In the minds of the players, there's a vast amount of playing time out there to be tapped. They don't see one-and-dones today and next week, they see unlimited variations down court. The knowns of Kentucky, a Tennessee, an LSU or Florida or Arkansas, followed by somebody out there somewhere and so on and so on.
I think that's one of the great joys of the NCAA Tournament, which Alabama -- by almost all accounts -- has accomplished enough to qualify for. The excitement and anticipation of hooking up with who knows who next week in Philadelphia or Greensboro or Salt Lake City is almost half the fun of doing the NCAAs.
First things first for Alabama, which has the unenviable task of taking on Kentucky in the GEC, aka portable Rupp Arena.
I had the good fortune of sitting next to Phillip Pearson and Tom Asbury for the first half of Kentucky-Ole Miss on Thursday, then Mark Gottfried for the second half of that game as the Alabama coaches scouted their next opponent.
The trio was in good spirits, confident the Crimson Tide has its game legs back after clearly showing signs of weariness in the season's last week or so.
Gottfried watched the game as a coach, speculating on matchups and strategies, and also as a fan.
When UK's Patrick Sparks launched about a 25-footer early on the shot clock, Gottfried went "Whooaa!" just like Joe B. in section C. Sparks missed.
When the Tide coach thought a player had gotten away with a charging foul, he uttered, "That's a charge," mildly. He shouted a hello to referee Doug Shows during a timeout.
Of course he's still not happy about the NCAA's favorable eligibility ruling on Kentucky's Randolph Morris, a point he's made on numerous occasions. The NCAA allowed Randolph, who had dealings with a sports agency, to rejoin the Wildcats for conference play. This after Kentucky coach Tubby Smith found the golden fax in his office, a letter in which Randolph states his intention that he only wanted to test the waters for the NBA draft.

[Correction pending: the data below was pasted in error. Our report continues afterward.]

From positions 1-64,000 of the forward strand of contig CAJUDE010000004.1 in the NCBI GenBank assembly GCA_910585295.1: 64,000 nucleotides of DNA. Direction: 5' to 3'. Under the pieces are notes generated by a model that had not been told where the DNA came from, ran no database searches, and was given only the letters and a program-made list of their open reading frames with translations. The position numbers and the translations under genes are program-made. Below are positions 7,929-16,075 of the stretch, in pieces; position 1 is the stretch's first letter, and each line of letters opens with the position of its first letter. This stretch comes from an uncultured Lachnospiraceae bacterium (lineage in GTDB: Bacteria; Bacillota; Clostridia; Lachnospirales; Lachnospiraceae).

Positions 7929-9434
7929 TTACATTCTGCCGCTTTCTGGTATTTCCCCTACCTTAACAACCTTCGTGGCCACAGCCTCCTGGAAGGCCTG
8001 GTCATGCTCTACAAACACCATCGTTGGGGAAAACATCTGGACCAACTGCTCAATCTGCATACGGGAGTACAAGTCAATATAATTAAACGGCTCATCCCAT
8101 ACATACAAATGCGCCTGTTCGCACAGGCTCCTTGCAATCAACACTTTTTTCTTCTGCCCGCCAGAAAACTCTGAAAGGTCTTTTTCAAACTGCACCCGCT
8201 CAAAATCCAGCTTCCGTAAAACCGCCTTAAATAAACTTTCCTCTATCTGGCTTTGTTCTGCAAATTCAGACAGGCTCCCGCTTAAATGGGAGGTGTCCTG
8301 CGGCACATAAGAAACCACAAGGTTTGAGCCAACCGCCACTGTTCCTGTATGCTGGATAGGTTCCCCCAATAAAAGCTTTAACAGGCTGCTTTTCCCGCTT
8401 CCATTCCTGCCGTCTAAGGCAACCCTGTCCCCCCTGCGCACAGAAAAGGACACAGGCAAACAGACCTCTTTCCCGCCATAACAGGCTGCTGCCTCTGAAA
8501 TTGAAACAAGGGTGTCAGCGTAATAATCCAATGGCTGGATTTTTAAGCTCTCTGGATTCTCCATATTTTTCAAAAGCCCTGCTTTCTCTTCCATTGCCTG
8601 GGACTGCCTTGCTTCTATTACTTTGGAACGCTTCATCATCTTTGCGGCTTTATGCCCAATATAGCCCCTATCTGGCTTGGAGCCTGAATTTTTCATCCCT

Certainly the fact that Randolph went undrafted, as did Gottfried's own Kennedy Winston, had something to do with his availability to return to the Big Blue. Players who didn't sign with agents had the option to withdraw from the draft before the no turning back date a week before the draft. Randolph didn't turn back, but the letter supposedly showed that was his intention. It was a bad precedent setter for the NCAA.
But I digress.
As for the Xs and Os in today's game, Alabama must be prepared for a couple of things. The Wildcats will almost certainly pull a page from the book Defending Ronald Steele and use double teams to keep the heady Tide point guard from mastering the offensive flow.
Also, when big man Jermareo Davidson catches the ball in the post, someone from somewhere will rush swiftly in to trap along with Morris, or whomever is guarding Davidson.
Defeating both strategies will require a skill Alabama has shown only moderate proficiency at: making quick precision passes.
If Steele is trapped out on the perimeter, it is incumbent on the unguarded Tide player to take the pass from Steele and attack against the smaller numbers. Just catching the pass only to wait for Steele to untangle allows the defense to re-set.
The same principle applies to the Davidson double teaming. Jermareo defeated that ploy in Rupp with his greatest one-day show of spin moves, drop steps and up-and-unders of his life, leading to a 28-point explosion. That, however, was back when Morris was still not in top shape.
Davidson can expect the doubles to arrive quicker today, so he must be prepared to penetrate quickly or to find available lanes to hit fellow big man Richard Hendrix. Alabama's wing players must also do a better job of cutting inside than they have lately when Davidson is doubled. Kentucky does a superb job of rotating, so expect a fair number of Tide passes to end up in interceptions.
Alabama has a recent history of power-packed SEC Tournament matchups against Eastern Division power Florida, so this should be another chapter in that vein.
Both Alabama and Kentucky have been given the tentative NCAA Tournament "seal of approval" by a majority of experts, but each would rather not leave itself exposed as the sixth team out of the SEC.
Editor's Note: Thomas Murphy is the Alabama beat writer for the Mobile Register. He writes a weekly column for BamaMag.com